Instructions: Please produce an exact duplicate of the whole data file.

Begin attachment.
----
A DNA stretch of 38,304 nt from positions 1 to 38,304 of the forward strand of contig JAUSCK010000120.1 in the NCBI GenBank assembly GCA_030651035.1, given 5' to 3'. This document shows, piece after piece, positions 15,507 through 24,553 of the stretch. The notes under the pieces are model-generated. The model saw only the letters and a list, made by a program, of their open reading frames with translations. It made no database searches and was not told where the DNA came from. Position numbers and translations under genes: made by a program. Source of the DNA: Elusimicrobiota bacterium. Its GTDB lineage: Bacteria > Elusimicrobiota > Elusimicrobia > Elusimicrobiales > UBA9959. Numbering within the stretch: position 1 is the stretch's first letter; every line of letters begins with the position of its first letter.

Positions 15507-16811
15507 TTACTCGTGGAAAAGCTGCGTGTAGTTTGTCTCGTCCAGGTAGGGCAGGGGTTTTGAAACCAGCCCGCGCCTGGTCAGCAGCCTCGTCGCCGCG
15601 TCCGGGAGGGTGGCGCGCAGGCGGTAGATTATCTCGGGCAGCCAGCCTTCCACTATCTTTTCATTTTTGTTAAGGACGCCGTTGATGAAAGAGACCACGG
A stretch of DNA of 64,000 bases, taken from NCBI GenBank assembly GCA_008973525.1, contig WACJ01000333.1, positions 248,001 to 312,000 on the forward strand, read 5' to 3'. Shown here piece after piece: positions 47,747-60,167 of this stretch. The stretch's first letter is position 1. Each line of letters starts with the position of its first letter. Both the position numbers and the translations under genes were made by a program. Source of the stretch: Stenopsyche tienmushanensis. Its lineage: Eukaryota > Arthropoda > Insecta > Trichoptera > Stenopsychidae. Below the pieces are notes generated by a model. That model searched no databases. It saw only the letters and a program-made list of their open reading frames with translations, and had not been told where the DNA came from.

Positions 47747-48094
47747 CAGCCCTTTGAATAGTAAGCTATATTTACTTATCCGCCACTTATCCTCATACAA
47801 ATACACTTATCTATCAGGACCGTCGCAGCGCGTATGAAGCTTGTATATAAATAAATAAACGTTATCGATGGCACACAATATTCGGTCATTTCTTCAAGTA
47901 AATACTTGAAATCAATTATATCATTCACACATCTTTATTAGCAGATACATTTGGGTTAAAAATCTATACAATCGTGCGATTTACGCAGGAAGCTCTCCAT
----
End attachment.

A DNA stretch of 38,304 nt from positions 1 to 38,304 of the forward strand of contig JAUSCK010000120.1 in the NCBI GenBank assembly GCA_030651035.1, given 5' to 3'. This document shows, piece after piece, positions 15,507 through 24,553 of the stretch. The notes under the pieces are model-generated. The model saw only the letters and a list, made by a program, of their open reading frames with translations. It made no database searches and was not told where the DNA came from. Position numbers and translations under genes: made by a program. Source of the DNA: Elusimicrobiota bacterium. Its GTDB lineage: Bacteria > Elusimicrobiota > Elusimicrobia > Elusimicrobiales > UBA9959. Numbering within the stretch: position 1 is the stretch's first letter; every line of letters begins with the position of its first letter.

Positions 15507-16811
15507 TTACTCGTGGAAAAGCTGCGTGTAGTTTGTCTCGTCCAGGTAGGGCAGGGGTTTTGAAACCAGCCCGCGCCTGGTCAGCAGCCTCGTCGCCGCG
15601 TCCGGGAGGGTGGCGCGCAGGCGGTAGATTATCTCGGGCAGCCAGCCTTCCACTATCTTTTCATTTTTGTTAAGGACGCCGTTGATGAAAGAGACCACGG
A stretch of DNA of 64,000 bases, taken from NCBI GenBank assembly GCA_008973525.1, contig WACJ01000333.1, positions 248,001 to 312,000 on the forward strand, read 5' to 3'. Shown here piece after piece: positions 47,747-60,167 of this stretch. The stretch's first letter is position 1. Each line of letters starts with the position of its first letter. Both the position numbers and the translations under genes were made by a program. Source of the stretch: Stenopsyche tienmushanensis. Its lineage: Eukaryota > Arthropoda > Insecta > Trichoptera > Stenopsychidae. Below the pieces are notes generated by a model. That model searched no databases. It saw only the letters and a program-made list of their open reading frames with translations, and had not been told where the DNA came from.

Positions 47747-48094
47747 CAGCCCTTTGAATAGTAAGCTATATTTACTTATCCGCCACTTATCCTCATACAA
47801 ATACACTTATCTATCAGGACCGTCGCAGCGCGTATGAAGCTTGTATATAAATAAATAAACGTTATCGATGGCACACAATATTCGGTCATTTCTTCAAGTA
47901 AATACTTGAAATCAATTATATCATTCACACATCTTTATTAGCAGATACATTTGGGTTAAAAATCTATACAATCGTGCGATTTACGCAGGAAGCTCTCCAT